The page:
Butt Johnson's "Untitled Floral Pastiche" series consists of four drawings, each of which is organized around a different flower. Johnsons had long considered using ornamental motifs as stock elements in drawings. Last year, CRG Gallery approached the artist about participating in a show inspired by George Bataille's essay "The Language of Flowers." These works came out of study of that text.
Johnson's drawings are on view at CRG Gallery through February 13. They will go on view at the ADAA at the Park Avenue Armory, March 2–7.
The drawings use motifs from multiple sources, unified by a stylistic language that references the engraved line. The pastiche aspect of the work allows each element to work in a specific vocabulary while suggesting that the components are interchangeable parts.
Each drawing in the series features a flower from Bataille's essay, specifically those flowers upon which human emotions are assigned emblematically: the Columbine for Sadness, Snapdragons for desire, the Water Lily for indifference, and the Rose for Love. The flowers are not necessarily meant to perform these symbolic functions in the drawings, but could be iconic stand-ins for the flowers themselves. I think it's interesting that there might be traditional associations concerning the flowers, but you don't necessarily have to know them to get something from the work.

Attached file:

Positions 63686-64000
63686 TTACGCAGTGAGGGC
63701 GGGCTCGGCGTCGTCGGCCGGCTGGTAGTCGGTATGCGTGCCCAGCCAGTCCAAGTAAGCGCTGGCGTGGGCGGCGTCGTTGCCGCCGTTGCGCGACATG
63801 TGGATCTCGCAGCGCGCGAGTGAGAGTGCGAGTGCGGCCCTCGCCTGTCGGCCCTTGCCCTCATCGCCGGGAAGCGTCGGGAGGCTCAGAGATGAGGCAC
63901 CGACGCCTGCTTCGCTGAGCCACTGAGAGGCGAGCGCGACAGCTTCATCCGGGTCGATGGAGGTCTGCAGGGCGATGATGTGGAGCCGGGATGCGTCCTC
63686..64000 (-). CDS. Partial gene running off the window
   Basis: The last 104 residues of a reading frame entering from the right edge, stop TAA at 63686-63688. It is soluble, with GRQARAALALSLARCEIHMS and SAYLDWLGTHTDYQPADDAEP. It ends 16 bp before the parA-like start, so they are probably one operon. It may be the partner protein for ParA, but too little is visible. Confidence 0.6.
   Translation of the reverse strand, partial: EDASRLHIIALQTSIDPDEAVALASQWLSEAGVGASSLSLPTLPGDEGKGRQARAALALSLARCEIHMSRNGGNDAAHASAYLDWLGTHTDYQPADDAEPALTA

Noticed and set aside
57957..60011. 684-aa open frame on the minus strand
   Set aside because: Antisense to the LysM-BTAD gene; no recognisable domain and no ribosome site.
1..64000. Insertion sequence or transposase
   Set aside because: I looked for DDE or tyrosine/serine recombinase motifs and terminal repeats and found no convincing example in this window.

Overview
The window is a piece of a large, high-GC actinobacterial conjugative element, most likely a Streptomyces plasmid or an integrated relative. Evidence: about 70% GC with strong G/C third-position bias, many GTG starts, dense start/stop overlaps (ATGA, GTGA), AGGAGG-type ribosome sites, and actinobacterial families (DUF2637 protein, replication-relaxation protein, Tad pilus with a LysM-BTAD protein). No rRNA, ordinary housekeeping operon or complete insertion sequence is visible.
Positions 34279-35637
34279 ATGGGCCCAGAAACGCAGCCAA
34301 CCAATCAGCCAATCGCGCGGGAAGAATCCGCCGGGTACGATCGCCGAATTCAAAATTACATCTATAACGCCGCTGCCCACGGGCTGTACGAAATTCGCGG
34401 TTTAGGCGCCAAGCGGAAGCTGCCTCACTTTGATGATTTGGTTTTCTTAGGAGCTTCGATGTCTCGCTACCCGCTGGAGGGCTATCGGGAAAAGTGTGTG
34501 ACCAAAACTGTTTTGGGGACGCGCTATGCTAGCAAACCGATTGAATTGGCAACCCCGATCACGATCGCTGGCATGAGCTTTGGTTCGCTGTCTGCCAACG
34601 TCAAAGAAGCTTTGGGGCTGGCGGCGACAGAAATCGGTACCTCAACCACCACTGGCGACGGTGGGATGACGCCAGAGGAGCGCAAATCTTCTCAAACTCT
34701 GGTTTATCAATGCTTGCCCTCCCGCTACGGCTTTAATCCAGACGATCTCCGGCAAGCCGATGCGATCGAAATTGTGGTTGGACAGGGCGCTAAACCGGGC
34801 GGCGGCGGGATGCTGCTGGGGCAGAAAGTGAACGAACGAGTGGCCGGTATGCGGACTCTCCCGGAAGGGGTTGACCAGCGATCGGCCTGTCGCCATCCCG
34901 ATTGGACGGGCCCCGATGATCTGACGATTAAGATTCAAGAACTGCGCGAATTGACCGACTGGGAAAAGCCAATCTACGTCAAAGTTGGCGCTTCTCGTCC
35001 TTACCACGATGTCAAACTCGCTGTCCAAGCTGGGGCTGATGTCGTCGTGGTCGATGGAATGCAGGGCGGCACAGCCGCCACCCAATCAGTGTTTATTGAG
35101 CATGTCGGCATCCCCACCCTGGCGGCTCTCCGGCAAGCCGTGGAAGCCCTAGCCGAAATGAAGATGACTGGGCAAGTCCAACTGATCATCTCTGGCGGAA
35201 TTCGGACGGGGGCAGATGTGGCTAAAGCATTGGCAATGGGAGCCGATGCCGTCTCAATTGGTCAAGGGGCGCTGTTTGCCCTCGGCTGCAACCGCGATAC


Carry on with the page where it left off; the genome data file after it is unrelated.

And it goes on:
The imagery is from from secondary sources, ranging from Google Image Search to published reference books. I like to borrow elements from Florid Victorian Ornament, a book of work by the 19th Century German engraver Karl Klimsch, and the classic The Grammar of Ornament by Owen Jones. I usually eyeball these and draw them by hand, though occasionally I use a lightbox if the pattern is exceptionally difficult. In addition, I use two different spirograph tools to create the geometric patterns—the Kenner toy from 1965 and the "Klutz" spiral pattern maker. The arabesque was inspired by an Islamic star ornament from Titus Burckhardt's Art of Islam: Language and Meaning... but unable to trace the pattern accurately, I had to figure out the geometry to make it work, which was pretty fascinating even though I'm not mathematically inclined.
The geometric patterns are known as rosettes, and whilethey are not directly derived from flowers, there is an abstract relationship to flowers that I think is appealing. In the case of the Islamic patterns the relationship is more pronounced, since the creation of images in Islam is generally forbidden.
I've been working under the name Butt Johnson for the last 10 years, partially as a way of examining the legitimacy of authorship and the branding of the "artist" as a commercial product. I also like (and sometimes hate) the contrast between the throwaway quality of the name itself and the painstaking processes of making my drawings. My signature, like most aspects of my drawings, is based around the visual traditions of engraving—I think it functions best in that form, and hopefully even projects an air of consequence.
"Acedia," the title of Swiss photographer Olivier Richon's exhibition at Ibid Projects, describes a state of indolence, reverie and torpor.